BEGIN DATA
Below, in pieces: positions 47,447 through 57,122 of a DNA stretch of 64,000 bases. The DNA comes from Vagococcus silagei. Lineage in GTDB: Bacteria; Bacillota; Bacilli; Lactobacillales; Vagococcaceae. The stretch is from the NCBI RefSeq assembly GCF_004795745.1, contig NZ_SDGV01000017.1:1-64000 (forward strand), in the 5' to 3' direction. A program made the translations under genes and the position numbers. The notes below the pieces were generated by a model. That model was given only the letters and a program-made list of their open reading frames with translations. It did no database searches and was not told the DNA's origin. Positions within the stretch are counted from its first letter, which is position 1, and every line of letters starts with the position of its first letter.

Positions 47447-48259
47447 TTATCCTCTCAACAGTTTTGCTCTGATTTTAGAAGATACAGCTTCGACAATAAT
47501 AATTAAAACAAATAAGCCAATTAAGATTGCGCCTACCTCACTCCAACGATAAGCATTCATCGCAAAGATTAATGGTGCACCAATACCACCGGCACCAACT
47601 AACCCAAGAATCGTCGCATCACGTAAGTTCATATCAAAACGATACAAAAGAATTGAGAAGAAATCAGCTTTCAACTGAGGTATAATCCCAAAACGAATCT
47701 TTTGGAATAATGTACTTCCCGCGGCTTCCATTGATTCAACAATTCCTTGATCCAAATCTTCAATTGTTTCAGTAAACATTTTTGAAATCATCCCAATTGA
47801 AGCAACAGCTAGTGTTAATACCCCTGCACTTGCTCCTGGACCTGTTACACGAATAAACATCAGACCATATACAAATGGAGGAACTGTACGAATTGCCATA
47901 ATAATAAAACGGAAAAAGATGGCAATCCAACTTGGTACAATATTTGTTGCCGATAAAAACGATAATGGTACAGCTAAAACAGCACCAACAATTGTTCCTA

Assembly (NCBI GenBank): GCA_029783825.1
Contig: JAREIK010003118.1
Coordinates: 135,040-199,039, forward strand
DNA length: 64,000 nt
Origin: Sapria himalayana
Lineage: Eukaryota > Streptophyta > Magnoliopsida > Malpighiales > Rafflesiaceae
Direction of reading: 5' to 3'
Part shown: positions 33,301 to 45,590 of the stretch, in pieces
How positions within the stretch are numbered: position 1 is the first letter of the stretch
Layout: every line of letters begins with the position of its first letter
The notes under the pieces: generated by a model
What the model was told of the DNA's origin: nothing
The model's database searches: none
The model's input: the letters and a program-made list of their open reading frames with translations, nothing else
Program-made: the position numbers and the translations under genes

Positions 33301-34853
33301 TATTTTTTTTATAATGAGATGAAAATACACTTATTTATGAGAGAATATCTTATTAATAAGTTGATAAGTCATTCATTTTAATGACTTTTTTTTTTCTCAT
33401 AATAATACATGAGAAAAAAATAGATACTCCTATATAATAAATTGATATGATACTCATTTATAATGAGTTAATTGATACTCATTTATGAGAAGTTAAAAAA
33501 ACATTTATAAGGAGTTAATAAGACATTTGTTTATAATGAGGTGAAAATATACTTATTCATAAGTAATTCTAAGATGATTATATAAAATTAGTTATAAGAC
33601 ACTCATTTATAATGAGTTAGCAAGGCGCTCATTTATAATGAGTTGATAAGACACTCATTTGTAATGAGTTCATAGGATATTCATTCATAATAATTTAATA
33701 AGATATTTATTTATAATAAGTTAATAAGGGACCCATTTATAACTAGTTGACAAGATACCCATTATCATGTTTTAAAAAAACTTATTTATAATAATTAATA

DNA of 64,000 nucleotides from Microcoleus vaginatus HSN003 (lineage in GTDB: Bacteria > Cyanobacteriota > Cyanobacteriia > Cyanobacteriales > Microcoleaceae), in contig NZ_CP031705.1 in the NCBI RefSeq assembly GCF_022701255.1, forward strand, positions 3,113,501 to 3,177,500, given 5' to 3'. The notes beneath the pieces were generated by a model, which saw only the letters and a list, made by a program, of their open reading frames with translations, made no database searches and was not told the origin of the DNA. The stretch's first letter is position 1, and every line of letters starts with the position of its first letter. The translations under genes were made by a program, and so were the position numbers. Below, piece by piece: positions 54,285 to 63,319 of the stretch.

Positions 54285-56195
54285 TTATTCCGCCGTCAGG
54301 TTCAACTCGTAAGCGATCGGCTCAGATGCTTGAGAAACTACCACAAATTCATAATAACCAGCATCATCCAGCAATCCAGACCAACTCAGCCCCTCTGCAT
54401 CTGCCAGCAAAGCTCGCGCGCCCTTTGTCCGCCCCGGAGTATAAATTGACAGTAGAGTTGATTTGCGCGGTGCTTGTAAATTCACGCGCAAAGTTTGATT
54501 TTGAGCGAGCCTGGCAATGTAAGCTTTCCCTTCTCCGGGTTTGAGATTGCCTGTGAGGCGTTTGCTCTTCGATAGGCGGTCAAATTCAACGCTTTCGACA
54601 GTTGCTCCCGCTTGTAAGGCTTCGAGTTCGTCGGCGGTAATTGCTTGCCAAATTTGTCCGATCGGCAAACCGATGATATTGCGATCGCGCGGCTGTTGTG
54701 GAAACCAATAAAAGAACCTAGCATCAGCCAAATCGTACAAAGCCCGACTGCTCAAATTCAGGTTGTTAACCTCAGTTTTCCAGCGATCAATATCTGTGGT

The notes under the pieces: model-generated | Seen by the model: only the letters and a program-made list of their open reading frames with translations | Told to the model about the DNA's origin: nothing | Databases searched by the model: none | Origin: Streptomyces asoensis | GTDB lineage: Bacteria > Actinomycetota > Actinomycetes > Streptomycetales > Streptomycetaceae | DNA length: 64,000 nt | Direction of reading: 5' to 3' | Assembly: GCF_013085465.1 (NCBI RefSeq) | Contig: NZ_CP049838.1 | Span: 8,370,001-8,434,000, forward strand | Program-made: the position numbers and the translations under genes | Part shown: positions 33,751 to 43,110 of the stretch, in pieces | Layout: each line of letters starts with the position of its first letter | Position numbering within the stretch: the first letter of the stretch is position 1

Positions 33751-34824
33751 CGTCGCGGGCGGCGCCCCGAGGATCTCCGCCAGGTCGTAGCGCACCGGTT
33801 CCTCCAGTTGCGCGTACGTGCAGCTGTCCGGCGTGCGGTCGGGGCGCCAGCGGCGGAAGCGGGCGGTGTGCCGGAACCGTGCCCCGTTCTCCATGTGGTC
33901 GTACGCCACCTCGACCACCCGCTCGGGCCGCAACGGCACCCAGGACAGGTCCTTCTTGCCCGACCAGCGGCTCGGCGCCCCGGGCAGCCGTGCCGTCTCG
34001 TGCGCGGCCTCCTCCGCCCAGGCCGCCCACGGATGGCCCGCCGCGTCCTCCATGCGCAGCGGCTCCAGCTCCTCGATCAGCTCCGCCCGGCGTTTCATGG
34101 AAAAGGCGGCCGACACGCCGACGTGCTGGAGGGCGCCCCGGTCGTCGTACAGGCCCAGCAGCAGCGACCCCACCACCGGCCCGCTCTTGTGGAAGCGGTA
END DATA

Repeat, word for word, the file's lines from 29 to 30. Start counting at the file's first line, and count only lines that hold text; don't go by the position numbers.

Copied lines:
33701 AGATATTTATTTATAATAAGTTAATAAGGGACCCATTTATAACTAGTTGACAAGATACCCATTATCATGTTTTAAAAAAACTTATTTATAATAATTAATA

DNA of 64,000 nucleotides from Microcoleus vaginatus HSN003 (lineage in GTDB: Bacteria > Cyanobacteriota > Cyanobacteriia > Cyanobacteriales > Microcoleaceae), in contig NZ_CP031705.1 in the NCBI RefSeq assembly GCF_022701255.1, forward strand, positions 3,113,501 to 3,177,500, given 5' to 3'. The notes beneath the pieces were generated by a model, which saw only the letters and a list, made by a program, of their open reading frames with translations, made no database searches and was not told the origin of the DNA. The stretch's first letter is position 1, and every line of letters starts with the position of its first letter. The translations under genes were made by a program, and so were the position numbers. Below, piece by piece: positions 54,285 to 63,319 of the stretch.